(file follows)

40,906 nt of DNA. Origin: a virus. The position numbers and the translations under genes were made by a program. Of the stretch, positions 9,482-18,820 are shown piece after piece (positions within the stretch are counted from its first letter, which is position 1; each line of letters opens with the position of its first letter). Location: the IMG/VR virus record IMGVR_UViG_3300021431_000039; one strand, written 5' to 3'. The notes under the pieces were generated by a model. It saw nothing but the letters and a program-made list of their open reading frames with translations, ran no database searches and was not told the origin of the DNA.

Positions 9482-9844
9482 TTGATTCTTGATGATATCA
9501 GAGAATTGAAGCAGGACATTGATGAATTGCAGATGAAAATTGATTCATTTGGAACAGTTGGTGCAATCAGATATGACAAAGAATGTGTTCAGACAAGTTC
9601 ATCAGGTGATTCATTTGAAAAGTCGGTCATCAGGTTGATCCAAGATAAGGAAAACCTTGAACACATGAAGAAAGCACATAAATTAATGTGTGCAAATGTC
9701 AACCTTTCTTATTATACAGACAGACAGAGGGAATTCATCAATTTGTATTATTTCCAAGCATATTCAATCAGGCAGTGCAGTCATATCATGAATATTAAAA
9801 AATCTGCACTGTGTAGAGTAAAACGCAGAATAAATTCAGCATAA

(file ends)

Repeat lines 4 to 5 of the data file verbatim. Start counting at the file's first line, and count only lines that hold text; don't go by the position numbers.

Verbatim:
9501 GAGAATTGAAGCAGGACATTGATGAATTGCAGATGAAAATTGATTCATTTGGAACAGTTGGTGCAATCAGATATGACAAAGAATGTGTTCAGACAAGTTC
9601 ATCAGGTGATTCATTTGAAAAGTCGGTCATCAGGTTGATCCAAGATAAGGAAAACCTTGAACACATGAAGAAAGCACATAAATTAATGTGTGCAAATGTC